Rory Lobb had an off game and couldn't find the goals. However, a lot of that was to do with the extraordinary work of…
I’m at the Hippy Club – who knew it was Hip-E? – it’s deep AM, and I’m standing at the bar next to an unknown guy whose hair is nothing short of magnificent. It is the type of hair that draws a crowd.
It is long, with mud flaps at the back, a little bible part at the top, and a shade of bright white only enhanced by the psychedelic strobe of the Hip-E Club lights.
‘WOOOOOOOOOOOOOOOOOO’, I scream in the ear of the man whilst holding my best Ric Flair pose.
Happy with myself, and after receiving no response from the man who was obviously Ric Flair, or a Ric Flair stunt double, or a Ric Flair impersonator, I tap the stranger on the shoulder and re-create what I believe to be the greatest Ric Flair impersonation ever performed.
He turns. Angrily. I can feel the rage inside this man. He’s been disrespected by some chunky-arse-punk, and his stare is fierce. In a moment that I can only describe as panicked-fear, I feel like I’ve seen this stare before, not on WWE, but terrorising other international sportsmen.
I know this man. And I know him to be a national hero, my dad’s hero, and as a fast-medium bowler, I want to be this guy, and I’ve just mocked him, loudly, in front of other cricketers, and his friends, who turn out to be former cricketers too.
“You don’t think I haven’t heard that before ya smart arse” says Jeff Thomson.
Nothing good happens at the Hippy Club, or the Hip-E Club. Ever.
You know who I blame?
Paul Marsh – current CEO of the Australian Football League Players Association (AFLPA), and a man who also negotiated a couple of Memorandum of Understandings on behalf of Australia’s cricketers.
Fine negotiator, Paul. Player salaries went through the roof, we got cash from video games, more cash from CA for them under budgeting every four years, bottles of Johnnie Walker were distributed to players of the month, but most importantly, Paul became God-like when he planted special terms in one MOU that saw us go from part-time professional cricketers to full time travelling alcoholics.
BPM (the time stamp for Before Paul Marsh), travelling domestic teams got one night’s sleep in the away city before starting their game.
Under new special terms, travelling teams would get TWO nights sleep before their first day’s play AND would get additional pay to spend on “food”.
Now, picture this.
You are playing Western Australia on a Saturday, in Perth, meaning you land Thursday afternoon and have two-night sleeps before the Saturday scheduled start.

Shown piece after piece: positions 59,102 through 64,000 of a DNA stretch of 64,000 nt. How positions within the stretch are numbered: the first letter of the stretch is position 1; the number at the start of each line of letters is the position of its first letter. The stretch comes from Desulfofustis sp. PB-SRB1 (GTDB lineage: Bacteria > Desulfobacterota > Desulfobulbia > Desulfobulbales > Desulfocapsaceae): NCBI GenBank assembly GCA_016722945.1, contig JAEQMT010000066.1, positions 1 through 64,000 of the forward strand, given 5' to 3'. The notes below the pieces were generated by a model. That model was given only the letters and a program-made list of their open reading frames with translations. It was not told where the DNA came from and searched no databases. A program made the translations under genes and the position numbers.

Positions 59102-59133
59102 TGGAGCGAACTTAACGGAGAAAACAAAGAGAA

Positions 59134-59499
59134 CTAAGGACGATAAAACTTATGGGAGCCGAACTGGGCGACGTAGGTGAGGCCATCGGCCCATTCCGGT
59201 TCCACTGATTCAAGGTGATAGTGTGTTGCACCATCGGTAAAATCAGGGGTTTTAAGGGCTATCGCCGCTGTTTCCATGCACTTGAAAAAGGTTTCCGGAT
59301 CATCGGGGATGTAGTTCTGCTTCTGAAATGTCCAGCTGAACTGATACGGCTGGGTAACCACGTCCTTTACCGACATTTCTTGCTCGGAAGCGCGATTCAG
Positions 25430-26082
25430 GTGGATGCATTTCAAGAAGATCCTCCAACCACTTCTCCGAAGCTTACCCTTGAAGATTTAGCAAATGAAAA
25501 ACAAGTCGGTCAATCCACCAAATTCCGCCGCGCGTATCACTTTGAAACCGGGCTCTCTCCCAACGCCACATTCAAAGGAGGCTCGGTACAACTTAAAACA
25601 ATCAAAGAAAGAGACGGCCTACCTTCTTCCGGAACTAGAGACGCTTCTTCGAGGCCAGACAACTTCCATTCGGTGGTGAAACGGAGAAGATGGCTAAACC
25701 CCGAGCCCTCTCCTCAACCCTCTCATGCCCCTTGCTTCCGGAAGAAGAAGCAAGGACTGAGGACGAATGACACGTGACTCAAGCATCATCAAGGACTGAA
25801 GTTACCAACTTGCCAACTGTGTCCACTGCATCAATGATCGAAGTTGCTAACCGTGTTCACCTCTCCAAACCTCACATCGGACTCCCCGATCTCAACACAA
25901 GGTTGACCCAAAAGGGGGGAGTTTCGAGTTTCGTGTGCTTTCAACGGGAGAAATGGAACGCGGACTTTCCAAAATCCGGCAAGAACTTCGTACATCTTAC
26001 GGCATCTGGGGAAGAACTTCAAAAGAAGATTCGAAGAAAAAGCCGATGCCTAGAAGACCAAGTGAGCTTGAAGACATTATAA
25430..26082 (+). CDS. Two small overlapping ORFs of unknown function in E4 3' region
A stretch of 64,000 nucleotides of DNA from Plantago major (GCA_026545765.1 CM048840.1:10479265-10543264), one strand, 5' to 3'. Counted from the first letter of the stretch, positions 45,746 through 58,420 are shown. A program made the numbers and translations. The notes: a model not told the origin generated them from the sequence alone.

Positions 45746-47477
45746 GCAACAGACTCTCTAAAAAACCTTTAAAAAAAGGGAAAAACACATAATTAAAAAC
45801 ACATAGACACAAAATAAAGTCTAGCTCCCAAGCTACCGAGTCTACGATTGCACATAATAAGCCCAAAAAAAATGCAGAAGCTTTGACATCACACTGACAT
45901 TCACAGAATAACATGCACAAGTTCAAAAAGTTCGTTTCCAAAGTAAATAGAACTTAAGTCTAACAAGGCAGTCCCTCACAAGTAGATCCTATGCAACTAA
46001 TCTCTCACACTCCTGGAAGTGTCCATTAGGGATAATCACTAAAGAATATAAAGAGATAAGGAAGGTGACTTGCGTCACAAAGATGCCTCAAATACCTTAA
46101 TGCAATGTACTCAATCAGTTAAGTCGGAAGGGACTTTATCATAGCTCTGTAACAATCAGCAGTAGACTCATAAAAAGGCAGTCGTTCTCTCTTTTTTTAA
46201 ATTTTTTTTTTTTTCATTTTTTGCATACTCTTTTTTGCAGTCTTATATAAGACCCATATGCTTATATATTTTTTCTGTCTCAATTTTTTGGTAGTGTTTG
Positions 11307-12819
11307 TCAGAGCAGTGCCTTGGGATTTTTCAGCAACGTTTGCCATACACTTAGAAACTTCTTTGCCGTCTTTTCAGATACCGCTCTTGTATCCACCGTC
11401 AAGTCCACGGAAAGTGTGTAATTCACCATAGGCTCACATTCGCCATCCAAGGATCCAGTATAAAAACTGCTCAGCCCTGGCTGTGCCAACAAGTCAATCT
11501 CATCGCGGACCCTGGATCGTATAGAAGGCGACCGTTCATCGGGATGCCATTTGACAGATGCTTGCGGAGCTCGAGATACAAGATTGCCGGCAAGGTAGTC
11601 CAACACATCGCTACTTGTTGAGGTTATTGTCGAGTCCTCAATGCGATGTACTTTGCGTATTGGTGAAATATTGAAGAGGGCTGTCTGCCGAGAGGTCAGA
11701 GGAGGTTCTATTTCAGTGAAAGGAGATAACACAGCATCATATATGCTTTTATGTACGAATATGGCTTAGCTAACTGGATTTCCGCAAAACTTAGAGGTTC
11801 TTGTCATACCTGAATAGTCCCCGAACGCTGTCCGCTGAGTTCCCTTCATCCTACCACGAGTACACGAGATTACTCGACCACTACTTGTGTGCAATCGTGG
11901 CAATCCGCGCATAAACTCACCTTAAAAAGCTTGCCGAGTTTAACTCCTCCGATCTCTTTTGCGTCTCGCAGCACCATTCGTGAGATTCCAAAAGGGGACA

What do you do? Enjoy the benefit of sleep? Wake up early for a slow walk recovery, take a sit-down coffee, train at midday, followed by stretching on the cool grass of the Queens Gardens opposite the WACA?
Or? Drop your bags off at the team hotel and head straight to the best Thursday night double in all the land – The Leederville Hotel and Hip-E Club.
Sure, we trained; that Swan Stout never tasted better as it rained out of your pores the next day at a training session that can only be described as “less than half-arsed”.
Then came the important part: Sleep. 4pm through to the next day, ready for 25 overs up the hill and into the wind, kinda sleep.
It is why I feel for “The Leederville Seven”, who have been named up like a posse of drug mules entering Indonesia.
They weren’t required to be sober for a full week of sleeps!
No wonder the AFLPA is up in arms.
“While we empathise with the challenges currently facing the WA based teams, we do not support rules prohibiting players from entering venues, nor the sanctions imposed,” AFLPA General Manager of Player & Stakeholder Relations, Brett Murphy said.
If Paul Marsh and the Australian Cricketers Association didn’t ever plan for the golden clause to become a booze fest, then shit, I apologise on behalf of a generation of domestic cricketers who operated at 65% of their capacity as a direct result of that special clause.
I hope Jackson Nelson, Josh Rotham, Jake Waterman, rookies Campbell Chesser and Rhett Bazzo, and SSP pick-ups Hugh Dixon and Patrick Naish can learn a little from my experiences and the constant message I received from captains, coaches, and team leaders, that helped me navigate Perth and progress as a professional athlete.
“Your biggest mistake that night was one that has been made by more than just you. And fear not, you won’t be the last. You walked past two kebab shops, and the taxi rank, for the pull of post-midnight-kick-ons. No good comes from hunting the beacon of misery left of the kebab stores in Leederville”.
Of course, this is guidance from 2007, to a domestic cricketer; a sport where drinking milestones have you celebrated as a national treasure. Those Boonie Dolls were awesome, until they malfunctioned into Boonie Devils, and started talking to you from under your bed.
Is it relevant for the modern-day footballer? In a city ravaged by COVID, playing for a team already smashed by injuries, health/safety protocols and the opposition, and a coach who is in the sights of the media as the most sackable?
As the footballers say in their post-match interviews …